You see, my mother wasn’t even supposed to be alive. She burnt her body down one night at the age of nine. She was home alone, her mom was at work. A dance she planned to attend required poodle skirts. My mom got dressed and tried to make dinner for her father. She caught on fire, as the sleeve of her long dangly sleeved sweater caught on fire. My mother wasn’t supposed to make it. Three-fourths of her body burned down and she spent two years in the hospital. The prognosis was she’d
never walk again and she’d never have kids. Two areas where she proved the doctors wrong. My mom was this way, acting invincible and fighting the world. I believe she took the news of me not graduating in three years from high school, instead, I did it in three and a half; as a failure.
My battle with my mother bled into my relationship with my own kids and her. She undermined my authority, she said disparaging things about my ex and treated my younger kids, his kids, much different than my older two. She called my youngest son a monster and talked negatively about his mental illness. Although my brother’s suicide resulted in her morning him over the years, she still refused to love my younger kids.
THIS, … this is my reason and my incessant need to be there for my kids, my son, no matter what. My obligation from the moment I birthed my kids was to be their mom, love, support and nurture them. Although I divorced my second husband, I chose single-parenting over trouncing out and seeking another man. It was very difficult, we struggled and lived paycheck to paycheck. We were homeless at one time and I lived in a trailer in the church parking lot for a couple of months. I fought and I will continue to fight for my kids, my son and those suffering mental illness.
I’ve never remarried. My problems with my first and second husbands stemmed from my childhood trauma and buried abuse, as well as abandonment issues. Those issues are painful, but I also discovered my second husband had bipolar disorder. He was diagnosed around the same time my son exhibited issues of mental struggles. My ex remarried several times after our divorce, these circumstances exacerbated my youngest son’s mental health and I resolved to never do what my ex did.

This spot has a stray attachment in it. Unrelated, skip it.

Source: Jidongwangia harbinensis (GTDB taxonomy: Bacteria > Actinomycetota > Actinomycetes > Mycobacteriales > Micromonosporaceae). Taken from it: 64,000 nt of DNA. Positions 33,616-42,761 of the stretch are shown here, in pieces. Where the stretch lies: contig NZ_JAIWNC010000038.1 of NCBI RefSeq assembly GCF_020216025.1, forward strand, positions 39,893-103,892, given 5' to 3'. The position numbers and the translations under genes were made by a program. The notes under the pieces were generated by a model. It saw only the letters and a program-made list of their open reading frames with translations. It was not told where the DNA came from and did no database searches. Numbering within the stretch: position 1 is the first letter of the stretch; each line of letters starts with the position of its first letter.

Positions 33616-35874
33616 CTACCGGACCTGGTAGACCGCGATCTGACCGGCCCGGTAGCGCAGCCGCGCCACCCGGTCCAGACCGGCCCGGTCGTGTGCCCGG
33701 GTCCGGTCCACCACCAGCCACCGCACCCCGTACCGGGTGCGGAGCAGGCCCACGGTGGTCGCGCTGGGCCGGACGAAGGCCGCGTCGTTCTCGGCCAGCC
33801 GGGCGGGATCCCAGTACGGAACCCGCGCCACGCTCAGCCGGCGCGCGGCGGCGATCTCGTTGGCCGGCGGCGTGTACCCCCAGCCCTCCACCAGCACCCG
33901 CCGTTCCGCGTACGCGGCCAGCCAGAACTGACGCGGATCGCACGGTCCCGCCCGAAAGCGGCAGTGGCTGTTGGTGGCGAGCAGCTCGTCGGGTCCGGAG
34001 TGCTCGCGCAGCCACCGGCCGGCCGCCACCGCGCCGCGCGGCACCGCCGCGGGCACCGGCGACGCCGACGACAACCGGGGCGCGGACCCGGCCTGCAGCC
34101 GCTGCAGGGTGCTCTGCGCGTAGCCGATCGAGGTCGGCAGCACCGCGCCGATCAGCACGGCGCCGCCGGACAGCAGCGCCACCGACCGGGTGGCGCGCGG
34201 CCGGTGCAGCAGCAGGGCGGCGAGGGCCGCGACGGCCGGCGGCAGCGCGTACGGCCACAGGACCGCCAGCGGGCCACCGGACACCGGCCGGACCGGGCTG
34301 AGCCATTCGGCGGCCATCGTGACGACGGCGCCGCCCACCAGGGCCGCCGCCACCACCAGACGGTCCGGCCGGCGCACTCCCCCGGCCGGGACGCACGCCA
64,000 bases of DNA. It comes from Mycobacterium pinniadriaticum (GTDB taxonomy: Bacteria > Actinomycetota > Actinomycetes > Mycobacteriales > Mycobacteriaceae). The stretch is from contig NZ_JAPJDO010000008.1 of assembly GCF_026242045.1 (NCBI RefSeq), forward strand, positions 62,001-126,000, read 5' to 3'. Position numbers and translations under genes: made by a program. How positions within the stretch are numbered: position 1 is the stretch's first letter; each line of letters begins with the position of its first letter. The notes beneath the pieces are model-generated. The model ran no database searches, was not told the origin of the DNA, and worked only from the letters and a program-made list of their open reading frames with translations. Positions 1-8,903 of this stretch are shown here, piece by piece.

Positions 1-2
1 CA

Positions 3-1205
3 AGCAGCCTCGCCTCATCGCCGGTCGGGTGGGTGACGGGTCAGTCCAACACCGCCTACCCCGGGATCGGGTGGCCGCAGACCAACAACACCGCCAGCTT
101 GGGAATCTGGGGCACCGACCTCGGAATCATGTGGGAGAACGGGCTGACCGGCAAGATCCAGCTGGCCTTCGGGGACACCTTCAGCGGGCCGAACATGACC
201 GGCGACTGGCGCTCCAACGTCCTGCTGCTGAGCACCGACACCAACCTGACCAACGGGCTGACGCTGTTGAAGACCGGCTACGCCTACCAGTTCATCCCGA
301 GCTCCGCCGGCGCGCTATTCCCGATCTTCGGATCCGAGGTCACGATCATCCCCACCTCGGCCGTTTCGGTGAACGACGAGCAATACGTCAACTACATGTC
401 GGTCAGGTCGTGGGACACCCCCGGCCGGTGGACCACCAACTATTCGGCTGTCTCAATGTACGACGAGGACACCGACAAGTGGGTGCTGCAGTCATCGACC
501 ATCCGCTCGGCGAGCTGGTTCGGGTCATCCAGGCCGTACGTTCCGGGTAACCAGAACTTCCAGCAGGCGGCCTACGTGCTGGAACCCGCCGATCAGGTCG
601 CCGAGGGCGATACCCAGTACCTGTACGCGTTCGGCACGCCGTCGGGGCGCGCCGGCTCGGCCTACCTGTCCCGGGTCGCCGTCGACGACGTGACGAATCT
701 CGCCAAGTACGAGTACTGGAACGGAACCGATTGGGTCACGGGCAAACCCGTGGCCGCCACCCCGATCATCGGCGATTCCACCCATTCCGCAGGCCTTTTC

Raising my kids by myself was stressful, but I was there for the most part and loved them the best I could. I provided the best I could. I believe they are mostly independent and strong because I modelled this. I completed my bachelor’s degree, master’s degree in education and my teaching credential, while I worked full-time and ran my kids all over.
My youngest took more of my time than the others, he lives with oppositional defiance disorder, ADHD and Bipolar Disorder. He attempted to take his life five times, and I’ve blogged on my
He lives with me and is 22 years old. My eldest daughter is married and has blessed me with three gorgeous grandsons; 7, 4 and 3. She is a social media influencer, photographer and lives in the Central Valley of California. My eldest son is travelling the world with his fiance and works for a tech startup in San Francisco. My youngest daughter recently got married, blessed me with another grandson, he’s 2 months and she’s in the Navy. She recently moved to an island.
So, as a single mother with adult children, I’m able now to devote my life to helping others. I hope I can inspire people with the stories I help others share through my podcast. I hope someone out there that’s buried their sexual child abuse reveals it. Currently, I’m fearful of my students finding this blog, but at the same time, if they do- well, perhaps they’ll know I’m approachable and they can feel safe talking to me about anything. I promote meditation, relaxation, and community in my classroom.